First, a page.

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    Paroxetine
Paroxetine pills Paroxetine review
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Pharmacy and Drugs


     .: Prescription

Paroxetine belongs to the family of antidepressants known as SSRI. Selective Serotonin Reuptake Inhibitors encourage proper communication in the brain’s chemical make up by producing more serotonin and creating a stronger signal to the brain’s receptors. In short terms, it helps the brain produce more chemicals that create happier sensations in order to alleviate the symptoms of depression. It will not eliminate the cause of depression, but it can help the patient achieve the right mind frame to deal with the causation.

While it seems a little counter productive, SSRI antidepressants are likely to cause suicidal thoughts and tendencies. This is a normal reaction to the sudden changes in the brain’s chemical balance and should subside as dosages are adjusted and the brain has time to adjust. The patient needs to be questioned regularly about their state of mind, especially in the first twelve to fourteen weeks of treatment.

Paroxetine, which is more commonly referred to as Paxil, is prescribed mainly to individuals suffering from depression, premenstrual dysphoric disorder, post traumatic stress disorder, and obsessive compulsive disorder. It has successfully treated some eating disorders, but only those that manifest themselves as a compulsion.

Paroxetine has been known to cause serious heart and lung complications in newborns delivered to mothers taking the medication during pregnancy. It is not recommended for women who are or may become pregnant. The medication can be harmful to nursing infants.

Interacting Paroxetine with an MAO inhibitor can lead to fatal consequences. There must be a minimum of two weeks between the final dose of an MOI inhibitor and the first dose of Paroxetine in order to avoid this potentially fatal combination. This medication is not used in bi-polar patients or patients with a history of suicidal thoughts or chronic self injury.

While Paroxetine is not considered an addictive medication, patients report experiencing withdrawal symptoms if the medication is abruptly halted. It is prudent to discuss decreasing doses if at all possible to wean the patient off the medication.

If the patient misses a dose it is inadvisable for him to try to make up the dose for fear of accidental overdosing. An over dose can lead to severe nausea and vomiting, tremors and profuse sweating, blurry vision and tacicardia, inability to urinate, aggressive behavior and confusion, seizures, coma, and in high enough doses it can cause death.

Severe reactions to Paroxetine are likely to cause similar symptoms. A severe reaction may also lead to convulsions, stiff or restless muscles, and a loss of coordination. These symptoms and the symptoms associated with overdosing require immediate medical intervention.

More common side effects of Paroxetine are also typically more tolerable. Experiencing a sense of nervous restlessness or insomnia is fairly common. Drowsiness and dizziness, loss of appetite, constipation and mild nausea, dry mouth, chronic yawning, and the sound of ringing in the ears are all usually mild and the patient receives a higher level of benefit from the medication than annoyance or discomfort from the side effects. Adjusting the dose can help alleviate some of these symptoms.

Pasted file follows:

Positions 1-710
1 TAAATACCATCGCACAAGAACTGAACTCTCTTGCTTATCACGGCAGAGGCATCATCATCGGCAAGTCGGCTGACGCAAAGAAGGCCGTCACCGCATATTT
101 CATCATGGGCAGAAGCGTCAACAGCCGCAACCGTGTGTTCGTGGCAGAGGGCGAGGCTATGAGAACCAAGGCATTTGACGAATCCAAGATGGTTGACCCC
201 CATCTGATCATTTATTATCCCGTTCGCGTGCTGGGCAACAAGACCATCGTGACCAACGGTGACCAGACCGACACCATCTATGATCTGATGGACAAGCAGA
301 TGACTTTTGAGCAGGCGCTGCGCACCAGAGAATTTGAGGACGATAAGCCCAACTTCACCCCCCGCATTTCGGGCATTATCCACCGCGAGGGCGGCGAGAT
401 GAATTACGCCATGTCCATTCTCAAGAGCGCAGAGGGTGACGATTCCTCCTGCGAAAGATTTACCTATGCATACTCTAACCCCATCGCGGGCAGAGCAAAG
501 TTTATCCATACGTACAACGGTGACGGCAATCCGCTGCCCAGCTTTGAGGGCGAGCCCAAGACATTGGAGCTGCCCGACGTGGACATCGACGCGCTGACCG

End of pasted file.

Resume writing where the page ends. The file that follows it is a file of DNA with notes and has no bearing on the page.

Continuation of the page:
Paroxetine is not appropriate for all patients, but for those who tolerate it well it is rapidly returning them to a higher quality of life and giving them the tools they require in order to deal with their depression more effectively.

PAXIL (paroxetine hydrochloride) is an orally administered psychotropic drug. It is the hydrochloride salt of a phenylpiperidine compound identified chemically as (-)-trans-4R-(4'-fluorophenyl) -3S-[(3',4'-methylenedioxyphenoxy) methyl] piperidine hydrochloride hemihydrate and has the empirical formula of C19H20FNO3· HCl· 1/2H2O. The molecular weight is 374.8 (329.4 as free base). Paroxetine hydrochloride is an odorless, off-white powder, having a melting point range of 120to 138C and a solubility of 5.4 mg/mL in water. Tablets: Each film-coated tablet contains paroxetine hydrochloride equivalent to paroxetine as follows: 10 mg–yellow (scored); 20 mg–pink (scored); 30 mg–blue, 40 mg–green. Inactive ingredients consist of dibasic calcium phosphate dihydrate, hypromellose, magnesium stearate, polyethylene glycols, polysorbate 80, sodium starch glycolate, titanium dioxide, and 1 or more of the following: D&C Red No. 30, D&C Yellow No. 10, FD&C Blue No. 2, FD&C Yellow No. 6.

Paroxetine has the following structural formula:

Chemical structure of Paroxetine
Brand name: Paxil :: Paxil CR :: Pexeva

Similar drugs: Anafranil :: Nefazodone :: Remeron

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.: Add date: 2010-05-29 00:49:25 .: Score: 5

I have taken Paxil several times during the last 20 years because of the death of family members, close friends, and my own illnesses. Paxil made it possible for me to deal with those losses and continue working and to finally get on with my life. It helped to ease the pain and frustration of the debilitating illnesses which left me unable to do what I had once done. Paxil made me realize each day that there was some meaning to my life, and that I could both face today and prepare for tomorrow. Paxil provided the lifeline out of the despair and hopelessness of the depression which I felt, and allowed me to see a reason and purpose for my continuing existence.

Submitted by NettieB


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